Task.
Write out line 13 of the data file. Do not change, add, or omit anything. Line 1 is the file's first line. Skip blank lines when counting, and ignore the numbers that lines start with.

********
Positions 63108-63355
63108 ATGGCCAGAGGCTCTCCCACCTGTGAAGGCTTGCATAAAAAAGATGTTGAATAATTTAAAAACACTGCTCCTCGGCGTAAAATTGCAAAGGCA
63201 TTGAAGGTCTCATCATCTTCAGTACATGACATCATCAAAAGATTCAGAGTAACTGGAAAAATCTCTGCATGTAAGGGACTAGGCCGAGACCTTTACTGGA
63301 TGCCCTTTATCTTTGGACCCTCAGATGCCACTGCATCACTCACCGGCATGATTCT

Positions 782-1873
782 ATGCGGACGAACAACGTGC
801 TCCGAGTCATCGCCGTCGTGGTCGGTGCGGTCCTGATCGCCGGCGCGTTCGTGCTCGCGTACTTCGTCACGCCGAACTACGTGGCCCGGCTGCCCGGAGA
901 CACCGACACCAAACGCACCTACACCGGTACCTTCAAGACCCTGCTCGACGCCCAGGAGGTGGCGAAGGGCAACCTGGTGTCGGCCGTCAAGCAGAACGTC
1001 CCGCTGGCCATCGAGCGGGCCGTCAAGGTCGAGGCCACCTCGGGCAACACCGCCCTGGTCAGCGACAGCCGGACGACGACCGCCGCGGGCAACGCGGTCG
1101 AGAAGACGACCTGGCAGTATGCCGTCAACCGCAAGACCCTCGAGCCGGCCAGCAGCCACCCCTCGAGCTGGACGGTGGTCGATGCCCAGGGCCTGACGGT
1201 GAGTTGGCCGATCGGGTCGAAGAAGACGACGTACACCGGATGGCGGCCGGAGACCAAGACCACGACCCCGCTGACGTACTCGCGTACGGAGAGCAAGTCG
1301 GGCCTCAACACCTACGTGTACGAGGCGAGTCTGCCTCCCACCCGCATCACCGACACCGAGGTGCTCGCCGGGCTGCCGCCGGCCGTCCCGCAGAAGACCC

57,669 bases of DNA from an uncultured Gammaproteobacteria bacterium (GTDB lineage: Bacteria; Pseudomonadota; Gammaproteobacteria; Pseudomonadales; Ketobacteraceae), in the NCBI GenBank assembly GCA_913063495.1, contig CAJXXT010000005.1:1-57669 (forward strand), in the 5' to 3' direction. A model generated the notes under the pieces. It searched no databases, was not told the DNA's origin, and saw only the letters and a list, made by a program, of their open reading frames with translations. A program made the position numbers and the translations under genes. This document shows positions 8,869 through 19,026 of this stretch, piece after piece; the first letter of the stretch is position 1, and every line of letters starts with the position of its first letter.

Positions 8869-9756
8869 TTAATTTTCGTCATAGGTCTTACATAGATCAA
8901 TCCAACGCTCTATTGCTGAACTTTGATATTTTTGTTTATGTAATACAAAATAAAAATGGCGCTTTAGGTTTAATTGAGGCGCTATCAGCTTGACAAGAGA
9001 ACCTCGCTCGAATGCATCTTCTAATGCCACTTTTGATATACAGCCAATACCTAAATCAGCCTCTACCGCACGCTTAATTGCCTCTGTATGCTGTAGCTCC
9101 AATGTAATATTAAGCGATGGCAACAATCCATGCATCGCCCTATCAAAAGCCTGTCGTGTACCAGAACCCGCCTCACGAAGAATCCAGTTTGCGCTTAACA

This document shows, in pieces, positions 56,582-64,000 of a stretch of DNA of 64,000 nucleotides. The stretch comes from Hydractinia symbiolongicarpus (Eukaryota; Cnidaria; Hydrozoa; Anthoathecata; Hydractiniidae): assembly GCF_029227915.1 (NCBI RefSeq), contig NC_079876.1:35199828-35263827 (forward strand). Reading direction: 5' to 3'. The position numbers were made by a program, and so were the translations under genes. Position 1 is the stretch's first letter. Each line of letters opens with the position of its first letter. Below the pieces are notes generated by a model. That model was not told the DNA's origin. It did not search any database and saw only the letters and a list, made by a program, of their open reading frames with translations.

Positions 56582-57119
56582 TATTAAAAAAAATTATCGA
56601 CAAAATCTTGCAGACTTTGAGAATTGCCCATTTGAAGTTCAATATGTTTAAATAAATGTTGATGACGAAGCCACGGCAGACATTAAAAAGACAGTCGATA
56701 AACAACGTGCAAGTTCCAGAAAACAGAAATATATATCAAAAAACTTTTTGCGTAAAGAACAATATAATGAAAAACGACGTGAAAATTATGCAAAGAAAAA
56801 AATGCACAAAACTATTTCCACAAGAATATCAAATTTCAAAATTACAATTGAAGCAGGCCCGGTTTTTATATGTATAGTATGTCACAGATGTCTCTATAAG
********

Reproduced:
57,669 bases of DNA from an uncultured Gammaproteobacteria bacterium (GTDB lineage: Bacteria; Pseudomonadota; Gammaproteobacteria; Pseudomonadales; Ketobacteraceae), in the NCBI GenBank assembly GCA_913063495.1, contig CAJXXT010000005.1:1-57669 (forward strand), in the 5' to 3' direction. A model generated the notes under the pieces. It searched no databases, was not told the DNA's origin, and saw only the letters and a list, made by a program, of their open reading frames with translations. A program made the position numbers and the translations under genes. This document shows positions 8,869 through 19,026 of this stretch, piece after piece; the first letter of the stretch is position 1, and every line of letters starts with the position of its first letter.